Among buttoned-up, Daly still free spirit In golf, on alcoholism, he holds nothing back

THE BALTIMORE SUN

POTOMAC -- John Daly has missed the cut in five of his past eight starts and hasn't come close to a Top 10 finish this year, but you wouldn't know it from the crowd that followed him around the Tournament Players Club at Avenel yesterday, or the minicams that trailed him afterward.

Here for the Kemper Open, which begins today, Daly took a shortcut to the interview area. He bounded into the dining room, through the early lunch crowd, then snaked his way past the stunned kitchen staff and down a flight of stairs, where he recounted again the titanic struggle he's undergone with his personal life.

"Golf is a tough sport not to drink in," Daly said. "I played with one of the greatest guys I've ever met [in yesterday's pro-am]. He's a Miller Lite distributor. I started drinking that when I was 8."

In the staid sport of golf, filled with perfect swing planes and personalities to match, Daly is more rock star than jock. Strategic golf? Grip it and rip it. Private life? Let's talk about the alcoholism.

Daly said he hasn't had a drink since Dec. 21, 1992, but sobriety has not been serene. He was winless the following year, and his behavior was erratic as ever early in 1994, when he was suspended from the PGA Tour.

His only Top 10 finish last year came when he won the British Open, a month before the United States lost the Ryder Cup without him.

"The British Open was more of a life thing than a golf thing," Daly said. "For the first two years [of sobriety], I went through a stage of 'Can I do this sober?'. . . . After the British Open, I told myself, 'This is what you're made to do. I'm finding a new life of competition. I'm not giving up on any shots. I'm saving rounds."

The temptation has been there to tank or not sign a scorecard, like he did here three years ago, when he was disqualified. The only tournament cut Daly has made in his past four starts was at the Masters, where he blew to a 78 in the fourth round.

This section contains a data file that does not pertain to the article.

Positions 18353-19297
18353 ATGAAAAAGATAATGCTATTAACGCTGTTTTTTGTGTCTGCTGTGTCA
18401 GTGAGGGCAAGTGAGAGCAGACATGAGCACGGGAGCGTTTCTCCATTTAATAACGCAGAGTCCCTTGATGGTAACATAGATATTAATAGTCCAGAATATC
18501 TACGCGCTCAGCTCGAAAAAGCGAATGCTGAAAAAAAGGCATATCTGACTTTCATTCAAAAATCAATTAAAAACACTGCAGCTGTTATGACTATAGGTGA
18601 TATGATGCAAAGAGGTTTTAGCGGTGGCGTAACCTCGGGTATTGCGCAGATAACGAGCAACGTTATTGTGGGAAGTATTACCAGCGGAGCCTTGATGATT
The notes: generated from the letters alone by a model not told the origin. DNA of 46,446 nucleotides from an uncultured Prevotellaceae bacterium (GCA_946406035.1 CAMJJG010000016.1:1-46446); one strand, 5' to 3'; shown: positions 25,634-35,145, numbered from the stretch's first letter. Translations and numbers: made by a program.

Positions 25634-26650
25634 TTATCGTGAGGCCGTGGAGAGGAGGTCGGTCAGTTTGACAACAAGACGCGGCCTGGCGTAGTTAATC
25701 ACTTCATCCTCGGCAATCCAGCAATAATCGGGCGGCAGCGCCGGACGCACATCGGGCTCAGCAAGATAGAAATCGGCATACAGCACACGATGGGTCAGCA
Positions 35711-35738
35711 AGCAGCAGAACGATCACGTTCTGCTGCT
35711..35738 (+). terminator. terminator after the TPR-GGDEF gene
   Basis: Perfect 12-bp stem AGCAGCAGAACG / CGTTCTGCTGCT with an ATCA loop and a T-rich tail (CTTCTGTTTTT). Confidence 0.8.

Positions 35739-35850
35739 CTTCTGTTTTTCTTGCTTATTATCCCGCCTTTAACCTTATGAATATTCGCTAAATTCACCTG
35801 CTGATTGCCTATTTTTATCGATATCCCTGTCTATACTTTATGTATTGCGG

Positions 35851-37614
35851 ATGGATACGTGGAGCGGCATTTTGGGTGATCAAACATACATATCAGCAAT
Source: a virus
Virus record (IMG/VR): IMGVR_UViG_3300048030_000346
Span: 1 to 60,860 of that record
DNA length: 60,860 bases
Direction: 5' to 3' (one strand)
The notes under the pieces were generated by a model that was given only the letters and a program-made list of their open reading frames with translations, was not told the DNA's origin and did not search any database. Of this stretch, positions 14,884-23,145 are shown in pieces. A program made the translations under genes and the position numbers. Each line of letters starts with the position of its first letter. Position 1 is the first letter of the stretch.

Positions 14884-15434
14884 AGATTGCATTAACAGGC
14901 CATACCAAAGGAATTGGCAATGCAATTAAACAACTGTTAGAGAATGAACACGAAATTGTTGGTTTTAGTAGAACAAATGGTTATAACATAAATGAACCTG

"I've been playing real consistently, but I haven't had any good rounds," Daly said. "It's been almost a frustrating year, the way I've been practicing hard, but shooting even or 1-over. I'm missing shots that are the difference between being in the Top 10.

"I'm hitting the ball better than I've ever hit; I'm just not getting anything out of it."

He'll try to get more with what will undoubtedly be the subject of Daly's next marketing campaign: The zero-iron.

"Wilson made me a zero-iron with no loft," Daly said. "I've never been able to hit a 3-wood, but I've found an iron, and I'll never have to try another 3-wood. I hit it for the first time today and I fell in love with it. Didn't hit it real solid on No. 10; it went 267 [yards]."

Although there's a new weapon in his bag, Daly's support system hasn't changed. He can still lean on Fuzzy Zoeller and Craig Stadler, or Thomas "Hollywood" Henderson, who provides cautionary tales of how drugs ended his career as an NFL linebacker.

"Thomas said he never knew how good he could've been, because he was playing on stuff [drugs]," Daly said. "It ruined his career. I'm prolonging mine. Chi-Chi [Rodriguez] and Fuzzy say I'm going to make it to 50 since I quit drinking."

The fans hope so. Daly turned 30 last month. He's the youngest active player with two major victories, but he has only two other wins besides last year's British Open and the 1991 PGA. The galleries are there because they're waiting for him to realize his potential.

"The support comes because they've got a 15-year-old son or daughter who's been in rehab, quit doing crack or drinking, because of me," Daly said. "They know what I've been through. I've gone through a lot of stuff making it. Golf's easy compared to life for me."

NOTES: The Kemper Open will be loaded next year, when it will precede the U.S. Open, which will be held next door at Congressional Country Club. There is still the makings of a pretty good leader board this week. The 156-player field includes Corey Pavin, the reigning U.S. Open champion who won the MasterCard Colonial last week; defending champion Lee Janzen; Nick Price; Payne Stewart, and Mark O'Meara.

O'Meara is third on the winnings list with $868,468, even though he hasn't played since he won the Greater Greensboro Open on April 28. He was felled by a mysterious rash later that week and, after consulting internists and a dermatologist, discovered he had the measles. "The doctors didn't know what I had," said O'Meara, who had a 63 in the pro-am yesterday.

"Did I have Rocky Mountain Spotted Fever? Was I bitten by a tick? I had to drop out of the Byron Nelson Classic because of it. My wife called me last night and said, 'You're not going to believe this; it's the measles.' All I know is it knocked me on my fanny."

Kemper facts

Where: Tournament Players Club at Avenel, Potomac

When: Today through Sunday

TV: CBS, 4-6 p.m., Saturday; 3: 30-6 p.m., Sunday

Purse: $1.5 million; $270,000 to winner

Top entrants: Chip Beck, John Daly, Fred Funk, Lee Janzen, Scott Hoch, Corey Pavin, Vijay Singh, Jeff Sluman, Payne Stewart, Curtis Strange, Lanny Wadkins

L Tickets: $25 and $35. Plenty available. Call (301) 469-3737.

Pub Date: 5/23/96

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